Two relatively young franchises will meet in the 2013 NBA finals; the Miami Heat, making it for the fourth time in franchise history, and the Spurs, making it for a fifth time, hoping to keep their perfect record. Both of them haven’t been around as long as the teams with the most appearances have, especially not the Boston Celtics and the Los Angeles Lakers.
While the Celtics hold the most NBA titles, winning 17, the last of which in 2008, the Lakers have been the most recognizable face or logo in the finals, making it there no less than 31 times.
Philadelphia/San Francisco/Golden State Warriors – 6
The first two finals for the Warriors came as the Philadelphia team, before the league was called the NBA, but the BAA. They beat the Chicago Stags in the 1947 BAA finals, and the next year to the Baltimore Bullets. The league turned into the NBA, and in 1956 they won the title again, beating the Fort Wayne Pistons. Then came to move to California, and nine seasons as the SF Warriors. During that time they lost in the NBA Finals twice: First to the Boston Celtics (1964) and then again to the Philadelphia 76ers (1967).
They became the current Golden State Warriors in 1971, and made the NBA finals for a sixth and final time in 1975, beating the Washington Bullets 4-0.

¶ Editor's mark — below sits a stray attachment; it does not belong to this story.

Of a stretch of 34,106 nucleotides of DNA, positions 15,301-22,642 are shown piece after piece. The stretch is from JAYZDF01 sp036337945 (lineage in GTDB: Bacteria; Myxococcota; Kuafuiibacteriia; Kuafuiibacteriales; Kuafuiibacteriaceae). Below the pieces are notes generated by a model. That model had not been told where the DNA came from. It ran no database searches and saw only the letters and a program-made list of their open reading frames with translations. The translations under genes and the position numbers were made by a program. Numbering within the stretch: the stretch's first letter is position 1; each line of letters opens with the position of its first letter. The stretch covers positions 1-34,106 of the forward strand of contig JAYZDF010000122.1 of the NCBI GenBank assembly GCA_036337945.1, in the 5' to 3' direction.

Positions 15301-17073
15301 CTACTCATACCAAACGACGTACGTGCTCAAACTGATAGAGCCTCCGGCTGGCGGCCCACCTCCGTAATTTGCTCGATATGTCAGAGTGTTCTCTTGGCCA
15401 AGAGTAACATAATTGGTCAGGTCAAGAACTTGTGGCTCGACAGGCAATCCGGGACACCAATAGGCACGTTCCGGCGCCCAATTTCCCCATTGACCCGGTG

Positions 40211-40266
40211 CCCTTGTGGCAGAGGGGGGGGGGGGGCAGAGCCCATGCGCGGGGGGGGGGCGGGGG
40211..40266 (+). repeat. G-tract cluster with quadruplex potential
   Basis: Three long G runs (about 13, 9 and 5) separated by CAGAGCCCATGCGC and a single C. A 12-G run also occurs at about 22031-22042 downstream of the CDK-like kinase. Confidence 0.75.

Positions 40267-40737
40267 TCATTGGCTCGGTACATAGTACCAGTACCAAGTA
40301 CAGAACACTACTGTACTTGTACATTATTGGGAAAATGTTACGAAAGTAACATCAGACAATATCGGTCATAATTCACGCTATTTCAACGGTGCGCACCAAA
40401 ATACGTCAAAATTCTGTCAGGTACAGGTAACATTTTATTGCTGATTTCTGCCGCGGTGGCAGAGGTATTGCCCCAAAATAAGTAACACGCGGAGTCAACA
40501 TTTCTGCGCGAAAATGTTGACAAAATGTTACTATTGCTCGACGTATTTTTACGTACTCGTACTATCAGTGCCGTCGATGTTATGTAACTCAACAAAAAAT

Chicago Bulls – 6
The Bulls are the only team with more than four appearances in the finals and a perfect championship record, based on their two three-peats, all of them with Michael Jordan, Scottie Pippen and Phil Jackson. It began in 1991, beating the Los Angeles Lakers in five games. The next year came the Blazers, losing in six. The Phoenix Suns, this time with home court advantage, took the Bulls to six games as well.
In 1996, after a 72-10 regular season, the Chicago Bulls resumed their title-winning ways, beating the Seattle Supersonics in six games. In 1997 the Utah Jazz stood in their way, and the Bulls won in six games. In 1998, same team, same result: The Bulls winning their sixth and final NBA title in six games.
Fort Wayne/Detroit Pistons – 7
They were the Fort Wayne Pistons until 1957, losing two NBA finals under that name: first to Syracuse in 1955 (7 games) and a year later to the Philadelphia Warriors in five. They had to wait until 1988 to reach the NBA finals once again, losing to the Los Angeles Lakers. They beat the same Lakers team to win their first NBA title a year later, and made it two in a row in 1990, beating the Portland Trail Blazers in five games.
It took 14 years for them to make their Finals return, stunning most of the basketball world by beating the Los Angeles Lakers in five games during the 2004 NBA finals, without a single superstar on their team. The next year they reached the finals against the Spurs, losing in 7 games.